When the names Lance Armstrong and Mark Cuban were brought up as potential suitors, Trump said both were not good enough for her daughter, saying she prefers “handsome people.”
Stern then posed the question: What if you had a choice between Mark Cuban or Osama bin Laden dating your daughter?
Trump said neither and the conversation segued into discussing the war in Iraq.
“Believe me, Iraq is the biggest disaster ever,” he said on the show, adding, “It’s making Vietnam look like a good war.”
First Medal of Honor recipient Vietnam vet
Trump presented his first Medal of Honor honor as president to a Vietnam combat veteran who risked his life on nine separate occasions to rescue wounded soldiers.
Former Specialist Five James C. McCloughan exhibited conspicuous gallantry during 48 hours of close-quarter combat near Don Que, Vietnam, on May 13-15, 1969.
McCloughan, then a 23-year-old medic, “suffered wounds from shrapnel and small arms fire on three separate occasions, but refused medical evacuation to stay with his unit, and continued to brave enemy fire to rescue, treat, and defend wounded Americans,” the White House said in a statement.
“Jim, I know I speak for every person here when I say that we are in awe of your actions and your bravery,” Trump said at a 2017 ceremony. “Jim fought with all of the love and courage in his soul. He was prepared to lay down his life so his brothers-in-arms could live theirs.”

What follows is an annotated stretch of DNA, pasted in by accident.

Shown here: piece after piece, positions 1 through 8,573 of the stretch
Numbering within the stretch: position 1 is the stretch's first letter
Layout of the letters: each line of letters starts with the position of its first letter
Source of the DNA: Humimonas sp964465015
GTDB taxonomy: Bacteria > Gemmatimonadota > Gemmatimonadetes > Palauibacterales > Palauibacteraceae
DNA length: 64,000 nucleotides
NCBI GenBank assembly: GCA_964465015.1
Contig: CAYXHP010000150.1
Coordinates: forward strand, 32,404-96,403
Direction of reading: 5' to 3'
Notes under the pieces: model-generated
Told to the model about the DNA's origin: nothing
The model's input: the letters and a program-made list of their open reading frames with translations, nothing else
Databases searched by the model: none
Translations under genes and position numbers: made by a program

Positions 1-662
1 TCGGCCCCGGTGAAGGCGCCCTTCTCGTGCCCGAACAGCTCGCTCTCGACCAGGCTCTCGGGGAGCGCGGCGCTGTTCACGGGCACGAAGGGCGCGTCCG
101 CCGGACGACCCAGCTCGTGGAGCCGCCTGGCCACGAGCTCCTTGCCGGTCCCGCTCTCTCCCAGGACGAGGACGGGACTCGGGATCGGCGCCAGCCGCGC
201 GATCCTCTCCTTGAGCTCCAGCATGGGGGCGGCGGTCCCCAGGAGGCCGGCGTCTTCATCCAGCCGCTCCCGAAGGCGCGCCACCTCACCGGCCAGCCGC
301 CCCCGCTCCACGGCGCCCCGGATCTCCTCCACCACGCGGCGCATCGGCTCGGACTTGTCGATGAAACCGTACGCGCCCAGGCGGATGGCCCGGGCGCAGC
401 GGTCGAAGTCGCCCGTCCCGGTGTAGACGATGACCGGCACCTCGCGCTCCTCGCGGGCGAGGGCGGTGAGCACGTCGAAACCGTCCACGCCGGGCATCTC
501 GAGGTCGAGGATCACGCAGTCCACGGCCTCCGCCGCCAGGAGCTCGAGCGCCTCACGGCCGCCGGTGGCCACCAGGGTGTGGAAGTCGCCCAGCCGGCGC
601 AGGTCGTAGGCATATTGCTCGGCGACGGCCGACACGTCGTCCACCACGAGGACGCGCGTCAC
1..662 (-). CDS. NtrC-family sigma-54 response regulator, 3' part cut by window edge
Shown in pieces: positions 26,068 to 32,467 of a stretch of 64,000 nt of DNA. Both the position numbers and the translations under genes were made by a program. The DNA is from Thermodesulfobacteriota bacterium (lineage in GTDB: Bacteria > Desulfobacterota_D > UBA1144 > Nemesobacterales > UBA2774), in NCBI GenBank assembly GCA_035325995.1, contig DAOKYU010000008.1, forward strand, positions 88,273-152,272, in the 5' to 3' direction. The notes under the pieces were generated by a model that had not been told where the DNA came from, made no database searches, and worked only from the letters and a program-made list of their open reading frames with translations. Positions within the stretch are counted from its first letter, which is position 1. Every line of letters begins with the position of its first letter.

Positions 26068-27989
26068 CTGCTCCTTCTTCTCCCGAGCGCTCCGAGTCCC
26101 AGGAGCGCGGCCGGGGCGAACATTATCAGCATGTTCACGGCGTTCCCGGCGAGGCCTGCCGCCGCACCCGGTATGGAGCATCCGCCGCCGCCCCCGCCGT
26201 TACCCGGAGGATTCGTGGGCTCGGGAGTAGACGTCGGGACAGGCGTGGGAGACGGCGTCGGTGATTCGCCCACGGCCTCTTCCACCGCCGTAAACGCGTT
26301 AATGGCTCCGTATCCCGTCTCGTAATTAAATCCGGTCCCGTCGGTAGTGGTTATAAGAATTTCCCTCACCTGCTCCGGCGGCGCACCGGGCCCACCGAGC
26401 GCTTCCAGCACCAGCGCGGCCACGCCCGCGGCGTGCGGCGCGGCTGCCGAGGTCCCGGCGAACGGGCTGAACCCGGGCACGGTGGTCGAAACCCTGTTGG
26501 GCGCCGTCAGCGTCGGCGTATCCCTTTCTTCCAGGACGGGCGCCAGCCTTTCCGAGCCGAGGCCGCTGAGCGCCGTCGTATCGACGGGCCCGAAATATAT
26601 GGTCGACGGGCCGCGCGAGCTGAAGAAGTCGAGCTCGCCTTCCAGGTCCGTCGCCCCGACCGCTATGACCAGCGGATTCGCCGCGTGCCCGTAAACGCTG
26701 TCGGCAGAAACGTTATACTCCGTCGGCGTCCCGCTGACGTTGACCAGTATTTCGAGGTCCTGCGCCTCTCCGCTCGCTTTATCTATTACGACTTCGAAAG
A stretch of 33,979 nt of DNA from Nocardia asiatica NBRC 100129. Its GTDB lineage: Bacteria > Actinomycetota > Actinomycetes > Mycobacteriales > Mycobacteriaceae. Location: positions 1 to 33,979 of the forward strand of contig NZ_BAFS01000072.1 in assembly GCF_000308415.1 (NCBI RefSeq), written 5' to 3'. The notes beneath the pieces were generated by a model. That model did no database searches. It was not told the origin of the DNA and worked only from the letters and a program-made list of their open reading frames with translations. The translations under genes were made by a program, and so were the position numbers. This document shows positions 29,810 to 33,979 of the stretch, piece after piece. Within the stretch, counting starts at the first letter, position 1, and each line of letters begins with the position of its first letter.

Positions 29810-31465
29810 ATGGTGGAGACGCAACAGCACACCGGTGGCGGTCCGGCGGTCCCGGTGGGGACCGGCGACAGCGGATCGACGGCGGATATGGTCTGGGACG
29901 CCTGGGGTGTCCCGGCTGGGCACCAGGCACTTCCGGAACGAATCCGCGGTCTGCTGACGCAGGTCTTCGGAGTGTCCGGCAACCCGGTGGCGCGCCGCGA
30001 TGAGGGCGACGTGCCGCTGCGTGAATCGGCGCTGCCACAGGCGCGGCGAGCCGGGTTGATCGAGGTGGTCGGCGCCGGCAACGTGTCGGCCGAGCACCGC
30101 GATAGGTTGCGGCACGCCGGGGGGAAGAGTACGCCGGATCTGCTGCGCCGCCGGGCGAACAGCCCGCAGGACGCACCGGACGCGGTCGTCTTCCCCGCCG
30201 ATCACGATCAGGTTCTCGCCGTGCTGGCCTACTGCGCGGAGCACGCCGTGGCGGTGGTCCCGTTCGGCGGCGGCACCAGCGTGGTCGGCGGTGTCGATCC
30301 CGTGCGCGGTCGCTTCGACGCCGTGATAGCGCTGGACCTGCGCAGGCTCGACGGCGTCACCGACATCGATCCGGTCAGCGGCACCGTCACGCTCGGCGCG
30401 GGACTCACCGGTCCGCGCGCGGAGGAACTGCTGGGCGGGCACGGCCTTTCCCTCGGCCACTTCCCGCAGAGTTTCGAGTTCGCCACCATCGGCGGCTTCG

Serving in the war?
Trump has been asked quite a few times about his military record. The president never served and argued he was in school during the Vietnam War.
Trump received five deferments from the draft for military service during the war. He received four education deferments while he was a college student and a fifth deferment in 1968 for a medical exemption after he graduated.
During an interview with NBC News in 1999, Trump went into detail about the war and him not serving.
“Well, I got very lucky. We had lottery numbers. And I guess this was my biggest factor of luck in my life, because during the Vietnam War, I had a very, very high — my date, which was June 14th, was a very high date in the lottery, so I never got drafted, so I was very lucky,” Trump said.
In 2016 when Trump was running for the White House, the issue was brought up during an interview Trump did on the radio show Imus in the Morning.
Trump again pointed out he was in school and said to commemorate those who did serve in the war, he helped build a memorial to those killed in New York.
“I understand that. I do feel that, you know, one of the reasons I was very much involved in building the Vietnam Memorial in New York is you know you probably remember and to this day, I mean everybody people that fought in Vietnam are always thanking me for that. But I did that because I really wanted to do something. You know, I wanted to do something but I did I had student deferments,” Trump said.
But despite criticism that he didn’t serve, Trump says he doesn’t regret it because the war “was a mistake.”
“I had a good draft number and you know, so frankly I’m very you know, I feel fine about it. The Vietnam War was a war that was a mistake. It was big mistake, a horrible mistake just like Iraq was a mistake,” Trump said.